So, you’re hungry for power? Let’s hope you’re hungry for knowledge as well, because here you will find out what’s a headphone amplifier and when it’s useful to use one. SPOILER ALERT: It’s totally fine to get one even if your audio interface is good enough.
What’s a headamp?
Before we deep-dive into the intricacies of amplification, it’s useful to look at what the modern digital audio chain looks like. First there’s digital-to-analog converter (DAC) which interprets the digital datastream and turns it into an analog signal. This signal can then be taken by an amp and fed to a speaker or headphones so the sound can take flight to your eardrums.
Any amplifier is first and foremost a control device which uses electrical signal to control the motion of membranes in your headphones. Everyone who has driven a modern car has had a very hands-on experience with an amplifier – power steering is a mechanical amplifier which measures the motion of the steering wheel and then uses an electric motor to help you turn it with less effort. In the same manner a headphone amplifier measures the signal transmitted by the DAC and then usually creates a higher energy copy of the signal for your headphones. Sometimes, however, a headamp used to drive super sensitive IEM’s can actually attenuate signal it gets from the DAC.
A headphone amplifier is present in every device which has a headphone jack. In a cell phone or laptop the DAC and headamp can actually be found in a same chip. Usually it’s done this way to reduce the cost and complexity of a circuit. In most audio interfaces headphone amplification will be done with a dedicated opamp chip. These tiny pieces of electronics vary both in their ability as much as in their cost. As headphone use for audio engineering has boomed over the years, so have audio interface manufacturers paid more attention to headphone output quality and power capability.
Why use a headamp?
There are generally two rational reasons why to use a dedicated headphone amplifier in a studio. First is kind of obvious – if the headphone output of your audio interface can’t drive your cans to a sufficient SPL, then getting a beefier amplifier is a good option. For best results hook up the headphone amplifier to a line-out signal, rather than the default headphone output, so that you’re not double amping. Truth be told, nowadays only a very small portion of headphones can’t be driven sufficiently loud from a phone, laptop or audio interface headphone output.
Second reason why one should look for a dedicated headphone amplifier is quality. If the headphone output of your laptop or audio interface is noisy or audibly distorts at higher volumes, then a headamp can help. Just take care to check what’s the source of the noise, otherwise it can be smarter to get a better audio interface or a separate DAC and amp unit for headphone monitoring.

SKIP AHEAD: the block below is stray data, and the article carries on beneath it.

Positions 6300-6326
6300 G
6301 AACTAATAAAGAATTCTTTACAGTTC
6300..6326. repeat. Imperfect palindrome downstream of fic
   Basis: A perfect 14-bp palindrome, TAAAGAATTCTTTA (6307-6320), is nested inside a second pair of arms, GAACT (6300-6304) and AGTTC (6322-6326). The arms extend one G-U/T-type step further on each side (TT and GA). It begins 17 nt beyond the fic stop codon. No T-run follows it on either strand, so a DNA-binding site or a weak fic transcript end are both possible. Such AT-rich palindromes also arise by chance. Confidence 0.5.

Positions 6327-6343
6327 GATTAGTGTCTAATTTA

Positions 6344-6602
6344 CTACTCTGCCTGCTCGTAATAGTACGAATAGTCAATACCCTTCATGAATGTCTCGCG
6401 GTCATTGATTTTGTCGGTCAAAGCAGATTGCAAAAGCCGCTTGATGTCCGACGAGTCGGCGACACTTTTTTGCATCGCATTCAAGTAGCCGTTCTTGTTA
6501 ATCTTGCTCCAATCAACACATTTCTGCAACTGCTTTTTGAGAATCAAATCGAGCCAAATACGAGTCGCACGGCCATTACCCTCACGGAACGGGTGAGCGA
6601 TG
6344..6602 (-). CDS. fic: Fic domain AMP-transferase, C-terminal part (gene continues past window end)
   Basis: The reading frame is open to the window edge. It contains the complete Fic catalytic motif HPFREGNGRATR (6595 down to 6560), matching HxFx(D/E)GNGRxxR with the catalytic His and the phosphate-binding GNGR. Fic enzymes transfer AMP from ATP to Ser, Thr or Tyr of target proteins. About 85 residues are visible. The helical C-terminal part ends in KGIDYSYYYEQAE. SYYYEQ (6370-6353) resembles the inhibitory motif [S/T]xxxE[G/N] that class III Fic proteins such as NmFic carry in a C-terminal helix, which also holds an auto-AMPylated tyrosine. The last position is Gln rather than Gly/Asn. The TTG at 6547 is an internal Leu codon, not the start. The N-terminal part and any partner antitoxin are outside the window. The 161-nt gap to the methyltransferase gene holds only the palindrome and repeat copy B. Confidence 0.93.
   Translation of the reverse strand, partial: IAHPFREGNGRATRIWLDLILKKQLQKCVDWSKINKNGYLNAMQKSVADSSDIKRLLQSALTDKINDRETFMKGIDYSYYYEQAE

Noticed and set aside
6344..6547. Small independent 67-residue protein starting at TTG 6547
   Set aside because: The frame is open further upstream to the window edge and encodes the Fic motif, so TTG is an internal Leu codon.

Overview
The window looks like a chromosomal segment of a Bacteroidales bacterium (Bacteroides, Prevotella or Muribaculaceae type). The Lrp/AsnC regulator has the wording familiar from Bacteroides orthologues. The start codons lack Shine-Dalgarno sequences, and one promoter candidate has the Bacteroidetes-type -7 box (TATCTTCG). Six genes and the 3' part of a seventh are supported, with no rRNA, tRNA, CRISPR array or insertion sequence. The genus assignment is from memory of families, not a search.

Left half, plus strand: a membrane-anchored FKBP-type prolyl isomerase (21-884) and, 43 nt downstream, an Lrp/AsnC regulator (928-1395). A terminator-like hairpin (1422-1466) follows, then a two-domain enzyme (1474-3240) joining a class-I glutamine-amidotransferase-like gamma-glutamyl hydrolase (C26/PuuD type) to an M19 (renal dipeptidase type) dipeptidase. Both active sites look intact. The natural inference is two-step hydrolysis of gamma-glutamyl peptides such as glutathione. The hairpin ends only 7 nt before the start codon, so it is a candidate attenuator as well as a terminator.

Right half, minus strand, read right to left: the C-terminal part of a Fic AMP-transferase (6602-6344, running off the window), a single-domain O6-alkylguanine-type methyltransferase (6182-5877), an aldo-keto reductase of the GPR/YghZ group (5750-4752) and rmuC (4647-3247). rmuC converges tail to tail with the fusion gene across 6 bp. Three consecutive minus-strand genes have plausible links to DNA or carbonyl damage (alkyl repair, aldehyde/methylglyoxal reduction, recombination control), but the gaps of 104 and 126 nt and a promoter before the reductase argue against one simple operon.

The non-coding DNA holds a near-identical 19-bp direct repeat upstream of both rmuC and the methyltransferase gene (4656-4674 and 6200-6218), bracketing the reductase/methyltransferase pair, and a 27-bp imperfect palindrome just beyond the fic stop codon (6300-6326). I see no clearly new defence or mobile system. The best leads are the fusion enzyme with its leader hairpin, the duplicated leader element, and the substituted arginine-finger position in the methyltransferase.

There’s also a third reason. Whilst the first two were purely rational reasons, the third isn’t – it’s always okay to get a headamp if you really want it! If a piece of gear makes you happy and inspired, then by all means – get a nice headamp to complement your setup. If your headphones are high impedance, then even tube headphone amplifiers become an option. Just keep in mind that due to their high-ish output impedance they can emphasize lower mids on some headphones.
So, you’ve decided you need something better for headphone monitoring? There are some things you need to keep your eye on. If you’re combating a noisy headphone output, be sure to not hook up the amp on the same noisy output. It also makes sense to find out whether the amp you have your sights on has low output impedance. Generally anything less than 5 ohms should be okay, unless you plan to drive IEM’s or other very low impedance headphones out of it.
Despite being popular in the pro audio circles, stay clear of distribution amplifiers for headphones. They’re made for ruggedness and convenience, rather than quality. Many are noisy and can have rather high output impedance. It would also be smart to check if the amp you’re eyeing has selectable gain. If your headphones are sensitive, then you might be forced to keep the volume knob turned down, which is where many analog volume controllers have channel imbalance. In terms of frequency response almost every solid state amp should be more than sufficient, same goes for harmonic distortion.
Here are some recommended products we use or have used here at Sonarworks.
Purely amps –
- Schiit Magni 3 – affordable, transparent and extremely powerful. Has a gain switch which allows it to be used with many different headphones. As a rule of thumb – keep the gain down and volume up, rather than vice versa.
- Massdrop X THX AAA 789 – one of the more transparent and low noise amps out there. If you have a dedicated high-end DAC, then this is a perfect companion for immersing yourself into the densest of mixes. Of course, you’ll need a sufficiently good set of headphones as well…
Combo DAC and amp units –
- Schiit Fulla 2nd gen – less powerful than the amp-only Magni 3, but gets you a nice DAC as well. Surprisingly feature-rich and will work on USB power.
- RME ADI-2 DAC FS – the paragon of headphone monitoring. In terms of power rivals most dedicated headphone amps, comes with one of the best DAC’s out there. Can be easily used as a high-end monitor controller. If you need/want the best, it might as well be that.
Make no mistake, a better headphone amp won’t catapult you instantly into Grammie-dom. In the studio it’s more of a convenience accessory which should keep out of the way. Does it impact the way your headphones will sound? It can. However the sonic impact of a headamp will be orders of magnitude lower than that of the headphone or even the DAC that feeds the signal.